Construction unions bristle at worker visas in talks with Chamber

The strained immigration talks between the U.S. Chamber of Commerce and the AFL-CIO are being tested further by a demand from unions that represent construction workers.

The influential business lobby and labor federation have been negotiating for weeks in hopes of reaching an agreement on how best to overhaul the nation’s immigration system. Consensus between the two sides could inject momentum into the legislative efforts that are under way Congress.

But the talks hit a rough patch last week when the Chamber and the AFL-CIO sniped publicly over how many visas should be available in a program for temporary workers. 

Unions for construction workers are griping about the number of visas asked for by the Chamber and are demanding that their industry be exempt from the temporary worker program altogether. 

“In the construction industry, there is no need for temporary workers. Period,” said David Mallino, legislative director for the Laborers’ International Union of North America (LIUNA). 

The groups point to the jobless rate among construction workers to argue there’s no need for seasonal help. Sean McGarvey, president of the Building and Construction Trades Department, AFL-CIO (BCTD), noted that the unemployment rate for construction was 15.7 percent for February — more than twice the national average. 

“They are not using the visas available today, so why do they need more for the construction industry?” McGarvey said. 

Exempting the construction industry from the new temporary worker program could endanger business support for a comprehensive immigration reform bill. 

If legislation includes a carve-out for construction, “I think it will be fair to say that we would oppose that bill,” said Geoff Burr, vice president of federal affairs for Associated Builders and Contractors Inc.

A spokeswoman for the U.S. Chamber of Commerce declined to comment when asked about the request from construction unions. 

“This is a subject of negotiations that we are not going to discuss at this time,” said Blair Latoff Holmes, the Chamber spokeswoman.

The temporary worker program has always been the biggest sticking point in the talks between business and labor. Disagreements over the issue helped derail the last major push for immigration reform in 2007. 

Business groups say expanded access to foreign labor is critical for filling open positions employers can’t find American workers for. Unions, however, believe temporary visas lead to low wages and poor workplace conditions. 

“It’s hard to pass the smell test with it,” McGarvey said. “400,000 visas for any occupation that doesn’t require a bachelor’s degree is hard to explain.”

Tensions over the worker program spilled over into public view on Friday. 

Randy Johnson, the Chamber’s senior vice president for labor, immigration and employee benefits, told reporters that the business group had wanted 400,000 visas for a new temporary worker program, only to be rebuffed with an AFL-CIO offer in the low tens of thousands.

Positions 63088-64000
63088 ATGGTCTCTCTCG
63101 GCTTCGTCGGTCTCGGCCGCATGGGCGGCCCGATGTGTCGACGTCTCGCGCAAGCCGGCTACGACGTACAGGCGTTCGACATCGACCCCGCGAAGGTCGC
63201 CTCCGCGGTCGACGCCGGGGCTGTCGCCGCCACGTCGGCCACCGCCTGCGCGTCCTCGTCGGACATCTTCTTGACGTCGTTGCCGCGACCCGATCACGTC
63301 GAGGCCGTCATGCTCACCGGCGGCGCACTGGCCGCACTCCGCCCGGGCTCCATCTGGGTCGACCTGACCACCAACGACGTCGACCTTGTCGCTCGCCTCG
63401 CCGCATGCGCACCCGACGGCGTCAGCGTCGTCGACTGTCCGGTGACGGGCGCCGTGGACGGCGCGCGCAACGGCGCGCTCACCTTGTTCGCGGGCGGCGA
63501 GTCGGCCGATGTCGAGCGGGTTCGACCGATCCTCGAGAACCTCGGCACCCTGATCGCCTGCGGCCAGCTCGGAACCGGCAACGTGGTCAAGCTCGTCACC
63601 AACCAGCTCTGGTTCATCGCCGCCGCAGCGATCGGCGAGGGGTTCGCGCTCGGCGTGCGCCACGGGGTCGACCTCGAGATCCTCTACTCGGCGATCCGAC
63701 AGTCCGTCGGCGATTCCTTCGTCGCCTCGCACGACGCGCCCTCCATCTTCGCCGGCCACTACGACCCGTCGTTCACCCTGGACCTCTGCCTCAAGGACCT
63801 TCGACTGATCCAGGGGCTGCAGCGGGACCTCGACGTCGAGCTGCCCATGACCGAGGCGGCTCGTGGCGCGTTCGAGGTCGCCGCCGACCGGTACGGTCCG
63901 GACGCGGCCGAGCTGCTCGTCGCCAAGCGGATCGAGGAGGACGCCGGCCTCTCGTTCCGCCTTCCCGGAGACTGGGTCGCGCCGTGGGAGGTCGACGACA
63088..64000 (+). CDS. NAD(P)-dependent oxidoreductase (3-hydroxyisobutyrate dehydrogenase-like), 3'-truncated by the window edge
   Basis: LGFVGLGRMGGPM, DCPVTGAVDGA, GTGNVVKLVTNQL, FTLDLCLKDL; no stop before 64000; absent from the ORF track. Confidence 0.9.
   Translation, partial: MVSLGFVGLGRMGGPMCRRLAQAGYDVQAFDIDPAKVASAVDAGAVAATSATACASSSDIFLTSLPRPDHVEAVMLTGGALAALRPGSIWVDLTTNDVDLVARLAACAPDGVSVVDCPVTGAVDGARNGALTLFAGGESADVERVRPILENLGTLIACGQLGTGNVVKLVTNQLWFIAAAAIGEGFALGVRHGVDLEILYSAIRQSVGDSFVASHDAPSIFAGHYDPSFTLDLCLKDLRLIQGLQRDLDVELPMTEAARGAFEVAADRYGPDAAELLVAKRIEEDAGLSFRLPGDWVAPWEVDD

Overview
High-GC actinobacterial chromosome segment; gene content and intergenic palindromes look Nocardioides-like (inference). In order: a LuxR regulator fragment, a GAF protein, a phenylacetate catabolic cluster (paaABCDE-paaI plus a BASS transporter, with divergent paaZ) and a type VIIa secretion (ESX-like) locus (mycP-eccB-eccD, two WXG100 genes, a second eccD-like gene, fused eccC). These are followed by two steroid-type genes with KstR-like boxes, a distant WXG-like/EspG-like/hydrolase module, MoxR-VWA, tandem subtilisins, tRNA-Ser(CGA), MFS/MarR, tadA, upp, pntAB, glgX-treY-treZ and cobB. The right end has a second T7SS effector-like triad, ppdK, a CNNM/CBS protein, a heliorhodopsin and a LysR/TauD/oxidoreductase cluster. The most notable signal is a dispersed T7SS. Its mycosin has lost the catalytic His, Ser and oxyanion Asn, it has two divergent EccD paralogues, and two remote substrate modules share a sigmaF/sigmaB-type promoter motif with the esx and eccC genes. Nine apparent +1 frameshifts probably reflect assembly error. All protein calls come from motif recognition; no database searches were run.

The AFL-CIO issued a curt reply and accused the Chamber of divulging private details from the talks in an attempt to gain more leverage.

The back-and-forth was a change in tone from the previous month, when the organizations released a set of joint principles that they said should guide a new temporary worker program. 

The demand from construction unions is significant because they have a representative in the room for the talks: Sonia Ramirez, the director of government affairs for the Building and Construction Trades Department.

“We are sitting at the table in those discussions,” McGarvey said. “We are going to be engaged until the final bill.”

It’s unclear whether business and labor will be able to overcome their differences in the talks. 

Labor officials argue that construction firms can use seasonal worker visas under the H-2B program to find foreign labor. 

Sixty-six thousand visas are allowed each year under the program to fill temporary jobs that aren’t in agriculture.

“Construction is by nature seasonal, and workers now come in under the H-2B visa program,” said Ana Avendano, the AFL-CIO’s director of immigration and community action. “That seems to us to be the appropriate channel.”

But business has not been a fan of that program.

“We expect the needs will far outweigh that number. Also, the H-2B program doesn’t work very well for the construction industry, which has highly fluctuating and unpredictable workforce needs,” Burr said.

“When the construction industry comes back, we expect that we will experience a significant workforce shortage,” Burr said. “Our members are always going to want to hire an American first. But when you can’t find one, there needs to be another avenue.”

It remains to be seen whether business and labor can unite behind one immigration reform bill this year. 

Burr, as co-chairman of the Essential Worker Immigration Coalition, has been involved in the talks between the two groups. He sounded a sour note on their chances of success. 

“There is a significant impasse. Democrats are not willing to support something unless the unions are OK with it and Republicans are not OK with what Democrats are asking for,” Burr said. “I am struggling to see something right now that both sides can feel comfortable with in the end.”

Johnson of the Chamber has put the chances of success at slightly better than 50-50. 

“It’s been difficult,” Johnson said last week. “I think we are at a juncture where certainly the next week and a half will tell the tale, but we are going to continue solider on and hope that we get there.”